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In an ideal world, Super Tuesday would be the beginning of the most exciting season of American politics, when people across the nation come together to talk about where they want the country to go next.

This year is not ideal. Millions of Americans are politically exhausted. But brace yourself: There are eight more months of campaign season before Election Day in November.

Political science scholar Jared McDonald explains that the problem isn’t just polarization, and the damage isn’t just to the candidates.

If people aren’t speaking up about their hopes and fears and ideas, they’re not engaging in the crucial work a democracy requires of all its citizens, he writes. With such a limited public discussion, government has no way to reflect the will of the people.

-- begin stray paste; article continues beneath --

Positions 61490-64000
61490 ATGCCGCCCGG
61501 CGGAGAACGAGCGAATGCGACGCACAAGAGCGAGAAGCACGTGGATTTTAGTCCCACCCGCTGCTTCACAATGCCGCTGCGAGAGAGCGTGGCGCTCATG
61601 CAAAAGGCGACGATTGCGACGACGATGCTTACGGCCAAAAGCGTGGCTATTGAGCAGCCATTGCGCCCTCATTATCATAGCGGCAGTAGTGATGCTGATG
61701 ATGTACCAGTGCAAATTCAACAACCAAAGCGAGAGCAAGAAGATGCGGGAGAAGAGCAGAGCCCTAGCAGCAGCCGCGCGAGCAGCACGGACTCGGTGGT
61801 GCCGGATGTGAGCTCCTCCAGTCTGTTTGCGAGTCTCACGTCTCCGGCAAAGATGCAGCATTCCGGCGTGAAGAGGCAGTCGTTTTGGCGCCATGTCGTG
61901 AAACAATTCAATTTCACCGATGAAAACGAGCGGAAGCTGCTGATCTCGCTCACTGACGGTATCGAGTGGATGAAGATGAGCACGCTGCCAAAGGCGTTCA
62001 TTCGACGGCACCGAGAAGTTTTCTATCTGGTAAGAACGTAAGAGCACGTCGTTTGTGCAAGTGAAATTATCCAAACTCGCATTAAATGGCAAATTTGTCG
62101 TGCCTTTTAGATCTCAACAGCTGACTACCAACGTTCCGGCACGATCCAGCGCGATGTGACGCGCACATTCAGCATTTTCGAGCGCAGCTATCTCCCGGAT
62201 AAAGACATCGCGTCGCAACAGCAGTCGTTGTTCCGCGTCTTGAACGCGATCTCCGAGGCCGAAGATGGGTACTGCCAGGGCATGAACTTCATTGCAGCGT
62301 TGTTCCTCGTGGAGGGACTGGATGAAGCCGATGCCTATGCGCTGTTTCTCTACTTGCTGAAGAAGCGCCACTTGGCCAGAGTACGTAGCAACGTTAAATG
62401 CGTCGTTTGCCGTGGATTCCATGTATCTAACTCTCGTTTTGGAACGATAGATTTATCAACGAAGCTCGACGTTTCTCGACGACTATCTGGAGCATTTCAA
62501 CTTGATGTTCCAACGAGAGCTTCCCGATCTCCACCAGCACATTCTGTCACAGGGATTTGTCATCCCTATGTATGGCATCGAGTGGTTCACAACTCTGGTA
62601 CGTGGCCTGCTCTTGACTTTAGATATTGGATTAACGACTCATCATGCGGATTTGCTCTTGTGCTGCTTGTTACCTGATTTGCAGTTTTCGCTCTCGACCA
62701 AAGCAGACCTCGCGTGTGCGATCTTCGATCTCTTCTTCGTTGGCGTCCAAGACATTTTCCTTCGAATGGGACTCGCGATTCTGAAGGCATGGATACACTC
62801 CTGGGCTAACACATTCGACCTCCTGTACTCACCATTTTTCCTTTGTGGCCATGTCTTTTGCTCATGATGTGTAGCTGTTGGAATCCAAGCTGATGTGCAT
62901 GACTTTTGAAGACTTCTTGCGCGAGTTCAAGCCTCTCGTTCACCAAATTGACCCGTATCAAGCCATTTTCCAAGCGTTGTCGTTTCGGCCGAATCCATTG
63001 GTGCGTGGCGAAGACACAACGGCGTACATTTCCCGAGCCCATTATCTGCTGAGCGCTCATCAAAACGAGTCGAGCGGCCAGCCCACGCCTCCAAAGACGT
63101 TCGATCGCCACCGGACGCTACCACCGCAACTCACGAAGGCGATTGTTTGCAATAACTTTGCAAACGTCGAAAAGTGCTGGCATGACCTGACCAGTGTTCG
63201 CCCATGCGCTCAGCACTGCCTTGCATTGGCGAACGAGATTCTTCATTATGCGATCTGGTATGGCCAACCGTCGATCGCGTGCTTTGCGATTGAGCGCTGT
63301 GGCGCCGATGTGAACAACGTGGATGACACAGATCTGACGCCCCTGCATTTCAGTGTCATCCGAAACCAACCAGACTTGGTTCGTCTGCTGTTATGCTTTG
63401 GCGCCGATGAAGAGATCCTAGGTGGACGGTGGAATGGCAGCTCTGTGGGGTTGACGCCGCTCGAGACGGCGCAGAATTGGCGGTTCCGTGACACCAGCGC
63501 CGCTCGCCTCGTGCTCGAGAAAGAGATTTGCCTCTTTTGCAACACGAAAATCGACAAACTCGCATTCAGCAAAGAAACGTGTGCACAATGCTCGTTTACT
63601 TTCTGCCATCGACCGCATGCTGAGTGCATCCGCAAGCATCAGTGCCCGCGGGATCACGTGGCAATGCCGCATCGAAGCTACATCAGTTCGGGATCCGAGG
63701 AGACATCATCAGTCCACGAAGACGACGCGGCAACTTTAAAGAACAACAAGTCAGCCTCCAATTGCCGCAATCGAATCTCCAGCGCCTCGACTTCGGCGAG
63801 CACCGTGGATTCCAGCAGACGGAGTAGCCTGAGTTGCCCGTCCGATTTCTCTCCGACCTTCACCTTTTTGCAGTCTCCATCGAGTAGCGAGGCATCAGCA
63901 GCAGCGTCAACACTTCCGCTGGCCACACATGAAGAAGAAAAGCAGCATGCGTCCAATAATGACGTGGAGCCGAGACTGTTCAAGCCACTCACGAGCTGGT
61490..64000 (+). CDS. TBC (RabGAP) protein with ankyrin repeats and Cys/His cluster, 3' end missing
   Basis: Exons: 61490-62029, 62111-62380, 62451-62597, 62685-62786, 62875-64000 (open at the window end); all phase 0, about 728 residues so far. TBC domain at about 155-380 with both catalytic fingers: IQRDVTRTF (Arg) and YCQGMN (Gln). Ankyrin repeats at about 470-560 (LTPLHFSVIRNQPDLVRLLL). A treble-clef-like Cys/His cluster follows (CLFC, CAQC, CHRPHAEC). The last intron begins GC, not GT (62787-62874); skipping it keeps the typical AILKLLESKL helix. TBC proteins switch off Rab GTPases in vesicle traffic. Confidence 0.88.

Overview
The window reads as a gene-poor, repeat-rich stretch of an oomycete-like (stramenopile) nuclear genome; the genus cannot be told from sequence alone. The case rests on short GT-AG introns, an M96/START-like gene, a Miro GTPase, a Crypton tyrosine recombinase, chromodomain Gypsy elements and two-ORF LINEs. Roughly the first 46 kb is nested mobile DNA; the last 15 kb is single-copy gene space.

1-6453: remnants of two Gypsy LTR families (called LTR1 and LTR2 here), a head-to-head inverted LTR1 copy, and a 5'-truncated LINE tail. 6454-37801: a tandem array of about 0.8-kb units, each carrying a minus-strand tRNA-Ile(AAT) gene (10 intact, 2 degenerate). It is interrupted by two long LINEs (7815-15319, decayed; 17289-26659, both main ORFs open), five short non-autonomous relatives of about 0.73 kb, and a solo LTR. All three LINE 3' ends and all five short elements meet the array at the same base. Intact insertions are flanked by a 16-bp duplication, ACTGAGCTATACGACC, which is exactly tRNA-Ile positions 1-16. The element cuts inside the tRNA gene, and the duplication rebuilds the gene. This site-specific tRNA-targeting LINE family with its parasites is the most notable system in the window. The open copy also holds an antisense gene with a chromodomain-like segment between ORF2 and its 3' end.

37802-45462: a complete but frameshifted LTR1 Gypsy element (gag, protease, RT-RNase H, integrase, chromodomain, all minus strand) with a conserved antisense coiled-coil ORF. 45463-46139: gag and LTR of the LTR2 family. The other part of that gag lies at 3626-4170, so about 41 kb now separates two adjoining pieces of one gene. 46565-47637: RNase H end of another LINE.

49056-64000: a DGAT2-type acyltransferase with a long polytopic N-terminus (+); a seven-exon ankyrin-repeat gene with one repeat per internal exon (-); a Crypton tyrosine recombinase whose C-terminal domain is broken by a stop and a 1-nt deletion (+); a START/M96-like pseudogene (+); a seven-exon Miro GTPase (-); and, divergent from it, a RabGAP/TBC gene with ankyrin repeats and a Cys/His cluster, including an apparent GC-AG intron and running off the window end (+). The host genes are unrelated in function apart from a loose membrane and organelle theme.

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Jeff Inglis

Politics + Society Editor

Campaign volunteers set up signs encouraging people to vote. AP Photo/Vasha Hunt

After Super Tuesday, exhausted Americans face 8 more months of presidential campaigning

Jared McDonald, University of Mary Washington

It’s not just polarization that’s driving voters’ malaise − it’s something else, which carries a stark warning for the health of American democracy.

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